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Raiders coaches not trusting Pryor's word on his injury status

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Kirby Lee-USA TODAY Sports

When it comes to the injury status, the Raiders coaches are hoping not to end up in a ‘fool me twice, shame on me' situation. Actually, at this point it could easily have been a ‘fool me thrice' situation. Either way, they are attempting to make absolute sure he is really, truly ready to go this Sunday and taking every precaution to protect themselves in case he isn't.

Last week against the Giants, there was absolutely no question Pryor was not 100%. He was nowhere near 100%, in fact. Pryor admitted as much after the game, saying he had a sprained MCL in his knee.

The problem is he was not saying the same thing to his coaches during the week. He said when he got the injury that it was no big deal and he practice full all week. Then come game day, he was wearing a brace and looked about as mobile as Robert Griffin III following his blown out knee last season.

Raiders offensive coordinator, Greg Olson, noticed very early in the game that something was definitely not right with Pryor.

"The first two times that we called the [quarterback run] plays, he got like nine yards on the first and ten on the second which normally you  would think that's usually a 15 or 20 yard gain," said Olson. "From the sideline I thought maybe it was just the brace that maybe was slowing him down and he didn't give us any indication when he came out that it was bothersome."

This isn't the first time Pryor has been less than forthcoming about his injury status. He suffered a concussion in week three against the Broncos and by the end of the week, it appeared he was good to go for the week four game against the Redskins. Then the day before the game, he asked the equipment manager for a tinted visor. That would be light sensitivity which is very common concussion symptom.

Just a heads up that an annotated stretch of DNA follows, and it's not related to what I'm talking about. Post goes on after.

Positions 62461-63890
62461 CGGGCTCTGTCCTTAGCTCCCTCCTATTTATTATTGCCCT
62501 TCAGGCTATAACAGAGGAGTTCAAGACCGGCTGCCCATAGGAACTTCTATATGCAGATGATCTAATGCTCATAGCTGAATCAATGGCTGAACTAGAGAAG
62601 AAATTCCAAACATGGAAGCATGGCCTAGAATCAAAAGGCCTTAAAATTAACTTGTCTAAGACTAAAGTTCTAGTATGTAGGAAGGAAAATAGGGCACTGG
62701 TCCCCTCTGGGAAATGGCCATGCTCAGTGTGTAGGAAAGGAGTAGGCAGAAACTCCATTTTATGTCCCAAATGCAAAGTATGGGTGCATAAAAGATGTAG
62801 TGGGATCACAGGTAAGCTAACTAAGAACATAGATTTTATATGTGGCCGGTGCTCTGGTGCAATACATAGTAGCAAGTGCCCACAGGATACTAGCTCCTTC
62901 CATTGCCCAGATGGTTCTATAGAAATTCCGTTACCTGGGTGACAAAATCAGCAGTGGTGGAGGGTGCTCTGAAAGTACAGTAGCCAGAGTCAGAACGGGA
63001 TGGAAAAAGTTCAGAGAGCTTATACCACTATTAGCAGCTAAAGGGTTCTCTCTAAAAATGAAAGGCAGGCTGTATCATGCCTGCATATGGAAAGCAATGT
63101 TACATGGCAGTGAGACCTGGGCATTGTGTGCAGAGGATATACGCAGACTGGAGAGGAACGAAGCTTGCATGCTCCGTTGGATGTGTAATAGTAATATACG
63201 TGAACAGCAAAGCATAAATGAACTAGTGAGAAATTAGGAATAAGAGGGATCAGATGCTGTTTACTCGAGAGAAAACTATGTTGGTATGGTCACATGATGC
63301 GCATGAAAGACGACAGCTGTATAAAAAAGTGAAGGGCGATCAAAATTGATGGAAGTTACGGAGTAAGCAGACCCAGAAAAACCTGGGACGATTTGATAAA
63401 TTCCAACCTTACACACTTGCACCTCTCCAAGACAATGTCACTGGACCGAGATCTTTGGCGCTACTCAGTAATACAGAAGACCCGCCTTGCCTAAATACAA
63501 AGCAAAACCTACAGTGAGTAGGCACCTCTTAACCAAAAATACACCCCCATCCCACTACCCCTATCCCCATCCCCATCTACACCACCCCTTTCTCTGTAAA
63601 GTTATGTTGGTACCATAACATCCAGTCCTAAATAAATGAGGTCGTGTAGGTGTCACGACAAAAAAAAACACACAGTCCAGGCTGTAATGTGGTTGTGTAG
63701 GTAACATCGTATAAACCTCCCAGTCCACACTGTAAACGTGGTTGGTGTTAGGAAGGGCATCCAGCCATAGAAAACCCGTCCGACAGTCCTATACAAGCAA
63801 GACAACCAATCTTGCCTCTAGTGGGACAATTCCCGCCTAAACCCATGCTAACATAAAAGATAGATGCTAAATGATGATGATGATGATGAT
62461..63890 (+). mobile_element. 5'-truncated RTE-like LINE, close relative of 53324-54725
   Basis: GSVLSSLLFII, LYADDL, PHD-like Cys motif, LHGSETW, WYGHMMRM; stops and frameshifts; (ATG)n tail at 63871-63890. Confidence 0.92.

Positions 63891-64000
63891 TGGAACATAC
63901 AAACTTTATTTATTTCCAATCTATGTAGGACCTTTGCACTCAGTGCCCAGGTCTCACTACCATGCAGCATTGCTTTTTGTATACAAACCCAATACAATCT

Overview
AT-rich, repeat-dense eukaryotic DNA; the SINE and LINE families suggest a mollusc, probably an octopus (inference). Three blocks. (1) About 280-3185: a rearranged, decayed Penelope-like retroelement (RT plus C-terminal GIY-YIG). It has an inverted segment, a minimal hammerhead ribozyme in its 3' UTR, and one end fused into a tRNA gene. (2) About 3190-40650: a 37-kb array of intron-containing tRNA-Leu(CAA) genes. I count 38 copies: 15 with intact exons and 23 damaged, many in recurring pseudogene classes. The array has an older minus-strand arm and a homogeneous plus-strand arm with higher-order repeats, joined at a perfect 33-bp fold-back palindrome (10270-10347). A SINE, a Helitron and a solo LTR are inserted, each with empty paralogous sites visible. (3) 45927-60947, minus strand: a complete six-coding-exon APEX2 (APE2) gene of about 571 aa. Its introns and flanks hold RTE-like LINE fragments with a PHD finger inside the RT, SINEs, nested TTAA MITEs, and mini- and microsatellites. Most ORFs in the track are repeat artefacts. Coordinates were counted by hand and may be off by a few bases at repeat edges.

The equipment manager did his job and informed Dennis Allen of Pryor's request and Allen made the snap decision to start Matt Flynn. Those are the kinds of decisions that should be made before the last minute for the sake of everyone on the team who has to prepare accordingly for two very different types of quarterbacks. Luckily for Terrelle Pryor, they caught it in time and didn't play Pryor and risk much more serious damage from a second concussion.

"As we keep going forward, again, with the concussion, you just have to gauge that with a young player that wants to play," said Greg Olson. "We just gotta be very careful about what he's telling us and what we're getting from the trainers."

The Raiders are again trying to judge Pryor's injury status and don't really feel like they can trust Pryor's word on the severity of his sprained knee. He was ineffective with it last week because a good portion of his game is his ability to escape the pocket.

"We didn't see a lot of limitation last week [in practice]," Olson continued. "It wasn't until he actually got out there on game day and as he relayed to us later, he kinda felt when he woke up that morning that for whatever reason it didn't feel as good as it had. He hadn't shared that and I wish he would have, but he's a competitor, wants to play. So, you watch him in practice, we ask him yesterday rest, today let's show us a little bit of explosiveness and let's see what you can do. You never put him out there live, obviously, but we'd like to see if he can run around and he ran around really well today."

Wednesday, with Pryor sitting out of practice, Matt McGloin took all the first team reps. Pryor returned to practice and he and McGloin shared those reps. Coach Olson said today that the intention is for the two of them to share reps again on Friday and the hope is they will be able to make their decision on who starts at that time.

"All you can do is watch practice and go with what you see on the practice field," said Dennis Allen. "So, we'll monitor him just like we do every week, see how he'd looking. If he looks like he's at full health then he'll be able to go. . . The decision's based totally on what we feel he's capable of doing."

Pryor's passion to tough it out and play is admirable but it has also made the coaches job a little more difficult in that they can't simply ask him if he is able to go and trust he will be give them an honest assessment. That's why they get paid the big bucks.